Angela Merkel: I voted against same-sex marriage because for me it’s between a man and a woman

BERLIN, GERMANY - MARCH 14: German Chancellor and Chairwoman of the German Christian Democrats (CDU) Angela Merkel prepares to speak to the media following elections in three German states on March 14, 2016 in Berlin, Germany. Voters went to the polls yesterday in Rhineland-Palatinate, Saxony-Anhalt and Baden-Wuerttemberg and the right-leaning populist Alternative fuer Deutschland (Alternative for Germany,AfD) scored double-digit results in all three, dealing a blow to Germany's established parties, especially to the CDU. Merkel's liberal immigration policy towards migrants and refugees was a major issue in the elections and the AfD aimed its campaign at Germans who are uneasy with so many newcomers. (Photo by Axel Schmidt/Getty Images)

Angela Merkel has explained why she cast her own vote against same-sex marriage as it passed through the German Parliament.

Equal marriage passed through the lower house in the German Parliament today, after Chancellor Angela Merkel caved in to demands from opposition parties.

The Chancellor, who has blocked equal marriage consistently across her 12 years in power, had a change of heart to allow her MPs to vote with their conscience on the issue, ensuring it finally passed.

However, Merkel still cast her own personal vote against the legislation.

Angela Merkel

She explained: “For me, marriage in the Basic Law is marriage between a man and a woman and that is why I did not vote in favour of this bill today.

“I hope that the vote today not only promotes respect between different opinions but also brings more social cohesion and peace.”

393 members of parliament voted in favour of the bill, with 296 voting against and 4 abstentions.

It has been hailed as a win for equality campaigners, who have long attacked the lack of progress in the country on the issue.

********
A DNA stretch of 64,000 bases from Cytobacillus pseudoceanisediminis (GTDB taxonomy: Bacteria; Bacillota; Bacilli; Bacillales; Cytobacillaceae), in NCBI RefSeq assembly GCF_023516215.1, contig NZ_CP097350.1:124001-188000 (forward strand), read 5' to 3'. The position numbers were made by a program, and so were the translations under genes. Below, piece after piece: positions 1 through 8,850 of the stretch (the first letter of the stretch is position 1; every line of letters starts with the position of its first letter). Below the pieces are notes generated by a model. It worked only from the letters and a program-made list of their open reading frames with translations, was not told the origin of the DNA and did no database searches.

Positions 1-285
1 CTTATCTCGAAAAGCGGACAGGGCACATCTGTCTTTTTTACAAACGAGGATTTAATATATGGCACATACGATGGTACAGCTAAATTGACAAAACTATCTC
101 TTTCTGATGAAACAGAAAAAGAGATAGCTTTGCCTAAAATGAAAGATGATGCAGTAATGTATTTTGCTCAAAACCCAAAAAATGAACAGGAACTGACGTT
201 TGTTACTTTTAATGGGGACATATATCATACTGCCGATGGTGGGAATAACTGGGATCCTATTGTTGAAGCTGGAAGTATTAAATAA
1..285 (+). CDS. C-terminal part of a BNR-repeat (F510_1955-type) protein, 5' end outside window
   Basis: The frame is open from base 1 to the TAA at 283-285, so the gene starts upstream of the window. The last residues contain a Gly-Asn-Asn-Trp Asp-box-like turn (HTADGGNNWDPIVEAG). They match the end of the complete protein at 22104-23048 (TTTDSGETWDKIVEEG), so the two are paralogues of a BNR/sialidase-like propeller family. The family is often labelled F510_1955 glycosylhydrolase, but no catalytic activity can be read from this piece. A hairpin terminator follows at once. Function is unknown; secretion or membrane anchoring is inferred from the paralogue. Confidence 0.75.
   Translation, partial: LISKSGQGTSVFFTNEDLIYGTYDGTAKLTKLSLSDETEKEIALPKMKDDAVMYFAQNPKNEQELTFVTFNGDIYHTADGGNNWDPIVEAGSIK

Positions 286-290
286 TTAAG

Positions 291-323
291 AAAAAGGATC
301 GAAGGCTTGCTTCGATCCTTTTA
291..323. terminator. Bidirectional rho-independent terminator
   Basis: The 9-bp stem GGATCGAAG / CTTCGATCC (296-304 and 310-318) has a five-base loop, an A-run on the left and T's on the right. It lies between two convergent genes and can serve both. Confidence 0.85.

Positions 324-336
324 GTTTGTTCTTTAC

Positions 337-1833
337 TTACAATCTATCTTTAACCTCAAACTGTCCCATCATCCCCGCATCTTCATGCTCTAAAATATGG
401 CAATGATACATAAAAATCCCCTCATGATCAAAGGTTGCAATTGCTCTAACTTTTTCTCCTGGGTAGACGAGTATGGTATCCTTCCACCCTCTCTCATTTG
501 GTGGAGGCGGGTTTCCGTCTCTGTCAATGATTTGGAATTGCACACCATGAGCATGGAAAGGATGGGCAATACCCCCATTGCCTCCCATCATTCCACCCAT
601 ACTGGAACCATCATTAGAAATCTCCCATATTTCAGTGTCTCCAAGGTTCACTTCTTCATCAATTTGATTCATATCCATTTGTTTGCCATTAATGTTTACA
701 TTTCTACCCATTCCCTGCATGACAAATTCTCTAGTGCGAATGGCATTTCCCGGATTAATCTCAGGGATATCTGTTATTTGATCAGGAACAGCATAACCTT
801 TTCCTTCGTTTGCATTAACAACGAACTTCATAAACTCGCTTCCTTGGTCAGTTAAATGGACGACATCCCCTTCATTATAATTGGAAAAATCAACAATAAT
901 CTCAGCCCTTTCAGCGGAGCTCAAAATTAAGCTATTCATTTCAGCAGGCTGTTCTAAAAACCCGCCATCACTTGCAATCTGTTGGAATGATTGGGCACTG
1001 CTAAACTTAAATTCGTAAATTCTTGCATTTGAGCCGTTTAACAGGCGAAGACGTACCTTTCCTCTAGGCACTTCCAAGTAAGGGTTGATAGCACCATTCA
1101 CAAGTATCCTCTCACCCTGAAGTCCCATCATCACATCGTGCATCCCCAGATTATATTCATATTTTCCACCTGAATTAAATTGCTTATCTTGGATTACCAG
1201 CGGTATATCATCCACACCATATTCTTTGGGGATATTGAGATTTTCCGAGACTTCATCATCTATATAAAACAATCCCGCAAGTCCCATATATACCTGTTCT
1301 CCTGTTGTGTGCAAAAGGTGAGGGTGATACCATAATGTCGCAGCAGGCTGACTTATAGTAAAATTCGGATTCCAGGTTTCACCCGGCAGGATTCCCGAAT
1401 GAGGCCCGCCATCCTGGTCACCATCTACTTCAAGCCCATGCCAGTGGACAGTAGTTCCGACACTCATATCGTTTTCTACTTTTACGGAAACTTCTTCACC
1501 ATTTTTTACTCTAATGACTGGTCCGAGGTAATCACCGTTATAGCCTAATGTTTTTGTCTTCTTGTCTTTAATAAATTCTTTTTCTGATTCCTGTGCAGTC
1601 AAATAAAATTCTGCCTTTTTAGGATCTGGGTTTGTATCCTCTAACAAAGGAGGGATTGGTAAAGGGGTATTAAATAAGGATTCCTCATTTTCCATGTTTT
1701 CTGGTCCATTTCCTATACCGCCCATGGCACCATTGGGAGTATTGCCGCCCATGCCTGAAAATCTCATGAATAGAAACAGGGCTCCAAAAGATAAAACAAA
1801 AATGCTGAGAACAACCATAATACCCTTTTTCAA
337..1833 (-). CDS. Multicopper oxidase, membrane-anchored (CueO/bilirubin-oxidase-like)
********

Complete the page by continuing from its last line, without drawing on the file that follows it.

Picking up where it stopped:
However, it also represents a political gamble on the part of Chancellor Merkel ahead of September’s federal elections.

Potential coalition partners had also moved to make equal marriage a condition of helping to keep Merkel’s right-wing Christian Democrats in power after September’s federal election.

One by one, the Greens, the Left Party, and – most significantly – the centre-left junior partner in Merkel’s grand coalition, the Social Democratic Party – have made their positions clear.

The SPD had insisted that any future government would have to bring in equal marriage within 100 days as a condition for their participation.

By getting out ahead of the issue, Merkel has avoided some grief down the road.

However, she has also stirred trouble with some of her own right-wing supporters.

Merkel previously credited her partial evolution on LGBT issues to a lesbian couple, who convinced her to stop blocking progress.

She recalled: “I had a life-changing experience in my home constituency.”

The leader told the audience that she had been invited to dinner with a lesbian couple who were looking after eight foster children.

The Chancellor saw that the children were well cared for, and realised that her beliefs, and those of her party, were unfounded.

She said: “If the youth welfare service entrusts a lesbian couple with eight foster children, then the state could no longer use child welfare as an argument against adoptions.”

The move follows decisions to open the country’s borders to those fleeing the gay purge in Chechnya and annul the convictions of 50,000 men sentenced for homosexuality under a Nazi-era law.